Ray’s Potential Excites Brewers

MILWAUKEE—The Brewers said they would stick with their “best available player” draft philosophy, and they weren’t kidding. Never mind their glut of center fielders.

With the fifth pick of the draft, the Brewers selected Louisville center fielder Corey Ray, a multi-dimensional performer with an aggressive style of play whom general manager David Stearns called “an exciting player.”

It didn’t matter that the Brewers took a center fielder with their first-round pick last year, though Trent Clark came out of the prep ranks and will take longer to get to the majors. Or that prospect Brett Phillips, who is playing at Double-A Biloxi, is widely viewed as the club’s center fielder of the future.

“If you can get an up-the-middle player who has that kind of power, speed and defense, we’re going to gravitate toward that,” scouting director Ray Montgomery said.

“Trent is off to a good start and has his career going, but in Corey’s case, we took the best player available. That’s what we feel we did.”

The 6-foot-1, 190-pound Ray, a lefthanded hitter, has a rare combination of power and speed. He also has a compelling story, having emerged out of the south side of Chicago, where he attended Simeon High.

“It speaks to his determination and what he can ultimately continue to do to become as a major league player,” Stearns said. “He is a guy who has persevered through a lot. He has a tremendous personality. It is exciting to add that type of complete-package person to the Brewers organization.

“He’s an exciting player to watch. He has the ability to impact the game in multiple ways, which is something we were looking for in this pick. He’s an up-the-middle position player with above-average speed. He gets on base, and once he gets on base, he has the ability to interrupt the other team.”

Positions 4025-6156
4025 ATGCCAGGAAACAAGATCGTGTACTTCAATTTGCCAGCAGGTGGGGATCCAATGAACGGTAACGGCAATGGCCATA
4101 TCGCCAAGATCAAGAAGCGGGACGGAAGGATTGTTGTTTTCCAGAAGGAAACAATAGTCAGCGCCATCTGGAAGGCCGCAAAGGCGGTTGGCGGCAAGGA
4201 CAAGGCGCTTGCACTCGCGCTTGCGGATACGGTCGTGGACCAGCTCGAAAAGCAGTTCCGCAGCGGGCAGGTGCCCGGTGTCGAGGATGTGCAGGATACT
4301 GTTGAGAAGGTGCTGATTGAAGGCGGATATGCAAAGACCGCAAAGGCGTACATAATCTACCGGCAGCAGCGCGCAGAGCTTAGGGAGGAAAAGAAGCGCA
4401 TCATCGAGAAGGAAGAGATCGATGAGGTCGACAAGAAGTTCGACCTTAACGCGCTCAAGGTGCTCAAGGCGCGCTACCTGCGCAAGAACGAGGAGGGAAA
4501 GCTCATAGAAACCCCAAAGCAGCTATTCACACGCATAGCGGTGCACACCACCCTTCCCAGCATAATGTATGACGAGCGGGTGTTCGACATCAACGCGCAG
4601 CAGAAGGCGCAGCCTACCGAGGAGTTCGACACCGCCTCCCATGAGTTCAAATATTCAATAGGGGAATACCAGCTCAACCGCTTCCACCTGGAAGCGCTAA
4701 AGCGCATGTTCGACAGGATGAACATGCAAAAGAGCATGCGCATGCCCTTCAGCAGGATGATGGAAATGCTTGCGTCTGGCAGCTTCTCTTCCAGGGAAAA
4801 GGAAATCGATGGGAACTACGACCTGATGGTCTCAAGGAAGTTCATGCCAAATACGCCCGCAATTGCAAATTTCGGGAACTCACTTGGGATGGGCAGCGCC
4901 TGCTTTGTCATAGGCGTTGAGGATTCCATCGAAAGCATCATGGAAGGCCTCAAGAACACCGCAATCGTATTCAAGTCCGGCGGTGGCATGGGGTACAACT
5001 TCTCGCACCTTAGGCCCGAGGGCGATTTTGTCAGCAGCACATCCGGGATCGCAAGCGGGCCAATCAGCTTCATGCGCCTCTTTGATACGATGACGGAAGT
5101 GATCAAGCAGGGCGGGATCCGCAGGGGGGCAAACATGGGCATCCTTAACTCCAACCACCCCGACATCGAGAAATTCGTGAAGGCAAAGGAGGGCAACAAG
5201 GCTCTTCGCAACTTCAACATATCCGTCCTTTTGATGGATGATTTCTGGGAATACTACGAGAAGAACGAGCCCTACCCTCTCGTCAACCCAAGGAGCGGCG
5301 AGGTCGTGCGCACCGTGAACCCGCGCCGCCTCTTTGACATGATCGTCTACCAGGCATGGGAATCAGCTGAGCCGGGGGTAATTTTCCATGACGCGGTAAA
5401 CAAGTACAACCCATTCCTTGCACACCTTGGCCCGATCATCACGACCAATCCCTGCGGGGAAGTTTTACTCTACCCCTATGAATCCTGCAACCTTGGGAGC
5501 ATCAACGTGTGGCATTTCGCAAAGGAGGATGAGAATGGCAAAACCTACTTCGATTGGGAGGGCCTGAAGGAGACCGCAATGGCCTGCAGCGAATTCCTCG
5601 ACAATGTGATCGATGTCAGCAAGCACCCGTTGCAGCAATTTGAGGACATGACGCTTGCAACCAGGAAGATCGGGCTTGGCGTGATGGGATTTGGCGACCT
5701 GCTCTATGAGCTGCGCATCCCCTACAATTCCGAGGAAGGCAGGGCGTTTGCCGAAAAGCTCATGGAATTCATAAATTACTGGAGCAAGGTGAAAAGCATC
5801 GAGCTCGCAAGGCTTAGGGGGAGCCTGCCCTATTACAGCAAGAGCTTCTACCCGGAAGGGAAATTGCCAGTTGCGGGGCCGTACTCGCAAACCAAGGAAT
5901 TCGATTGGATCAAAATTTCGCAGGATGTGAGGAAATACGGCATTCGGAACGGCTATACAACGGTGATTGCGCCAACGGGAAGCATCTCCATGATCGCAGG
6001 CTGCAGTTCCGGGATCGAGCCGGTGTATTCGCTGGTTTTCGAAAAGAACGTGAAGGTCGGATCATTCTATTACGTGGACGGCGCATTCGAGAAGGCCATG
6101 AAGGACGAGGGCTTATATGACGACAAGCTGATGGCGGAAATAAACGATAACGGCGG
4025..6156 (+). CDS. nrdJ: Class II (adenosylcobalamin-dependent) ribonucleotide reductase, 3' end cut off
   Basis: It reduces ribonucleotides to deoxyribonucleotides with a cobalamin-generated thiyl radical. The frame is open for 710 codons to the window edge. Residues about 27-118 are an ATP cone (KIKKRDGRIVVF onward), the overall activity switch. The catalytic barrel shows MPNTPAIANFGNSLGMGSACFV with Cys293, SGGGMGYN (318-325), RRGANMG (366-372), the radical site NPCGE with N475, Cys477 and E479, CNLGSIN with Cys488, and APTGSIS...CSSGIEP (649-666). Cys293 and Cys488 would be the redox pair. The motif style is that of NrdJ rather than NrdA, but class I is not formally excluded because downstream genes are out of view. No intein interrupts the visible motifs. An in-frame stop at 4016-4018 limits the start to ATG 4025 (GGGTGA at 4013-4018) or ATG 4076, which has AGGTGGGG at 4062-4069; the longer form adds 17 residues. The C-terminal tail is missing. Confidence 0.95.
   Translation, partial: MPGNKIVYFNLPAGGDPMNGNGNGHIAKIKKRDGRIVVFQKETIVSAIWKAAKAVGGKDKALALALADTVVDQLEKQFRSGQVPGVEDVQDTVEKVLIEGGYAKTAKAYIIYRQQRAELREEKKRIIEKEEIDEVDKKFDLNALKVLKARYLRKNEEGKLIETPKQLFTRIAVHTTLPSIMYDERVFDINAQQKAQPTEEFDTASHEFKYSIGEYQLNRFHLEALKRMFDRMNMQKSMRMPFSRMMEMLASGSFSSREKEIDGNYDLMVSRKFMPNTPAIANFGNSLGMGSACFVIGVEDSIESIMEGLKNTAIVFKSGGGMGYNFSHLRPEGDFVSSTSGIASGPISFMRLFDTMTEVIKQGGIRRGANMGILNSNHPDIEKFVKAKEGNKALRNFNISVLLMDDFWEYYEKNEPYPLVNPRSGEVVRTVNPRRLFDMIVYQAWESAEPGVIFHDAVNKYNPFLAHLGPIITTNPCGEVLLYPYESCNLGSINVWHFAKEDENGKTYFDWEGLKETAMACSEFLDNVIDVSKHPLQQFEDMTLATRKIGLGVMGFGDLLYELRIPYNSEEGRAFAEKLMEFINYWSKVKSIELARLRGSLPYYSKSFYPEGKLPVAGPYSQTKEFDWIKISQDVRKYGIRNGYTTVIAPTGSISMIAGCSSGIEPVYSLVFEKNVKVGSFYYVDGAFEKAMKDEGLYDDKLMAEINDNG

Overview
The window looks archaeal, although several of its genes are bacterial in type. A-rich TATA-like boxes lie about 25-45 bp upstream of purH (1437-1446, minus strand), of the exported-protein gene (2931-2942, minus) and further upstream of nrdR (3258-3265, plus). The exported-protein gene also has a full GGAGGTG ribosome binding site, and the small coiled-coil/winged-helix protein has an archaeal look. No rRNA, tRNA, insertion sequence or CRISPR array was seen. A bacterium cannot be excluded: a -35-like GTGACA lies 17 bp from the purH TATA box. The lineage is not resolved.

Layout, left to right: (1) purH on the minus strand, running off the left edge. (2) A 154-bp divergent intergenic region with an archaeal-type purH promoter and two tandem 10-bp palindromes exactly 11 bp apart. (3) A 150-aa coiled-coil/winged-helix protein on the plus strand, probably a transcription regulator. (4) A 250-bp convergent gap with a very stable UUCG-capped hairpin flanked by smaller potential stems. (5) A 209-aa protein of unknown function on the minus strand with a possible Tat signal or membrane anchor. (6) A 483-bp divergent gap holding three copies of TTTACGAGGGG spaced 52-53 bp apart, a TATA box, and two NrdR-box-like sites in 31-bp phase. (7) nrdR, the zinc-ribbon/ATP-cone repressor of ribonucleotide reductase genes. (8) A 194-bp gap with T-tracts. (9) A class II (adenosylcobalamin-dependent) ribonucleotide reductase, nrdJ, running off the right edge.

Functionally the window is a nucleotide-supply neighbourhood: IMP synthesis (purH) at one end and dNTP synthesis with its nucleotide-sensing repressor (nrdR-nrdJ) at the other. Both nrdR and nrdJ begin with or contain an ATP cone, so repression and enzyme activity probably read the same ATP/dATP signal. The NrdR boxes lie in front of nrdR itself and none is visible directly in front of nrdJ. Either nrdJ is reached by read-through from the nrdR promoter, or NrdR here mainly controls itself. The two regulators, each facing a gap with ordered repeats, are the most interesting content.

Ray, whose Cardinals advanced to the Super Regionals round, batted .319/.396/.562 with 15 home runs, 60 RBIs and 44 stolen bases this season. He scored 55 runs and collected 16 doubles and earned all-Atlantic Coast Conference honors.

One of the questions regarding Ray entering the draft was whether he would be able to stay in center field or move to a corner at some point. Montgomery said Ray would begin his career in center but left open the door for a move.

“For us, he fits as a center fielder,” Montgomery said. “I see no reason why he won’t stay there.”

With no one player standing out from the field in this draft, Montgomery said the Brewers narrowed their choices to 10 or so players, with no clear-cut favorite.

“Then we zeroed in and got a good feel on Corey and where he might be,” he said. “It’s tough. Every draft, every year brings a different set of parameters and pool of players.”


• The Brewers selected third baseman Lucas Erceg in the second round out of Menlo (Calif.). They targeted him when he was an All-Pacific-12 Conference performer at California and stayed with him after he became academically ineligible and transferred to NAIA Menlo.

• Milwaukee promoted lefthander Josh Hader to Triple-A Colorado Springs after two dominant months at Biloxi, where he was 2-1, 0.95 in 11 starts. Hader struck out 73 in 57 innings with a 1.00 WHIP.

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